'I didn't think he was terribly impressed with me': Hector Bremner brushes off developer's $85K donation
Vancouver mayoral candidate denies that billboards funded by Peter Wall 'contrary to spirit of the law'
As questions swirl around the revelation that a Vancouver developer quietly funded billboards boosting Hector Bremner, the mayoral candidate says he can't explain how he earned such an expensive endorsement.
Last week, The Globe and Mail revealed that developer Peter Wall had paid $85,000 for the massive ads, which feature Bremner's face and the slogan "Fix Housing Now." The identity of the billboards' funder has been a much-discussed mystery since they appeared several weeks ago.
In a lengthy interview with Stephen Quinn, host of CBC's The Early Edition, Bremner described the uproar over the ads as a "distraction." He said his campaign has had no contact with Wall about the billboards, and he did not know who paid for them before last week.
But Bremner acknowledged he's met with Wall for coffee in the last year — since he made the decision to run for mayor.
"We had no conversations beyond that. I didn't think he was terribly impressed with me. He told me that I didn't know how to fix housing. He told me that I didn't know what I was talking about," Bremner said.
The Yes Vancouver candidate insists the meeting was no different from coffee dates he's had with "every stakeholder group" after his election to city council last year.
"As a city councillor, you're the new guy. Everybody wants to meet the new guy," he said.
There's nothing illicit about Wall's decision to fund the billboards. Under B.C.'s Election Act, third-party advertisers don't have to disclose how much they're spending until the month-long campaign period begins.
Former NDP cabinet minister Moe Sihota described Wall's third-party contributions as "clearly contrary to the spirit of the law."
But Bremner disputed that in his interview with CBC.
"We looked at the law very clearly when the billboards popped up … and it's not something outside the spirit of the law," he said.
"It was very nice to see my face up there and that's fine and everything like that, but he has, I guess, the wherewithal to do this, and, under the act, he has every right to do that as a citizen."
Wall has not responded to requests for comment from CBC, and the billboards have since been taken down.
'An attempt to spend as much money as possible'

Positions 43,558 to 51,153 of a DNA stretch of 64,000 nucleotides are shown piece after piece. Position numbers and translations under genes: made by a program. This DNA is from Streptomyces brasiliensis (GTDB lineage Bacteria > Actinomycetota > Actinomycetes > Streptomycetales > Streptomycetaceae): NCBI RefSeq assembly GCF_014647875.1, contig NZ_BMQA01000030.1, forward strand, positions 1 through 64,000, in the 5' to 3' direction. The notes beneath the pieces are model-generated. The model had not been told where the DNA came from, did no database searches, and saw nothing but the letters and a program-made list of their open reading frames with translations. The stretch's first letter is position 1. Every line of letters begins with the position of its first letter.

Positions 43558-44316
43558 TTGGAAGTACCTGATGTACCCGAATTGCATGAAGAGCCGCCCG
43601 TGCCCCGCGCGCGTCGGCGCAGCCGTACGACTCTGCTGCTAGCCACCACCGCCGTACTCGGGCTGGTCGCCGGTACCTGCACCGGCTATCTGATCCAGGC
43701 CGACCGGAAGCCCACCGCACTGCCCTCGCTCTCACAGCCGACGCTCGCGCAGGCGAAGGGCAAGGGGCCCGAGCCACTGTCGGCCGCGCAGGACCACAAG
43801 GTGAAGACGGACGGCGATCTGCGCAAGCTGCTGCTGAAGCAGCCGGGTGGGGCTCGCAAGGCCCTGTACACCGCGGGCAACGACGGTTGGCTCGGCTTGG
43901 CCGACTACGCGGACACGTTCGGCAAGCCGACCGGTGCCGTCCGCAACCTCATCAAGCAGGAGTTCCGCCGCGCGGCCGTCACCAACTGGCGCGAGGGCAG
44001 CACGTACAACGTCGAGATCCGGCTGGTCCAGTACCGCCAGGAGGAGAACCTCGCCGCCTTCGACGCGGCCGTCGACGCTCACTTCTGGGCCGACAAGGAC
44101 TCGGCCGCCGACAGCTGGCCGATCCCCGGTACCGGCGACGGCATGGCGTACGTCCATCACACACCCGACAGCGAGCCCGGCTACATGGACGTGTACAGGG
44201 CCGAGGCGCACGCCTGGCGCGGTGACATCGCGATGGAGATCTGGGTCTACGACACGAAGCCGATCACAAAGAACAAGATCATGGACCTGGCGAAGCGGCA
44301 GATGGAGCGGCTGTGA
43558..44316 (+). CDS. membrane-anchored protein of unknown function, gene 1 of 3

Municipal Affairs Minister Selena Robinson said the province will be reviewing what changes to third-party advertising rules are necessary to ensure a "level playing field" before the next civic election.
"I am aware of this instance in the Lower Mainland and it appears to be an attempt to spend as much money as possible on advertising a mere two weeks before the campaign period begins," Robinson wrote in an email.
"Clearly, this suggests that the third party expense limits set by the old government, which only cover the campaign period, don't do enough to take big money out of politics."
But Duff Conacher, co-founder of the citizen advocacy group, Democracy Watch, said the current government deserves just as much blame for not extending the restrictions on third-party advertising to several months before the election.
"It was a huge blunder by the B.C. NDP," Conacher told CBC. "These things were well known in Canada, from other jurisdictions, and the B.C. government should have done the right thing the first time instead of allowing this fiasco to happen."
Meanwhile, housing activist Justin Fung is looking for an apology.
He's one of the creators of a grassroots organization called Vancouverites for Affordable Housing — Wall's billboards claimed to be paid for by a group with the same name.
Fung told CBC he was shocked to see the billboards, as well as a Facebook page credited to the same group.
"It really disturbed me to see that there was clearly big money behind this, a full-on marketing campaign, sponsored ads," Fung said.
"We tried ... to sponsor our own ads at one point, but it was just so expensive, there was no way we could keep it up."
With files from Stephen Quinn, Yvette Brend and Jake Costello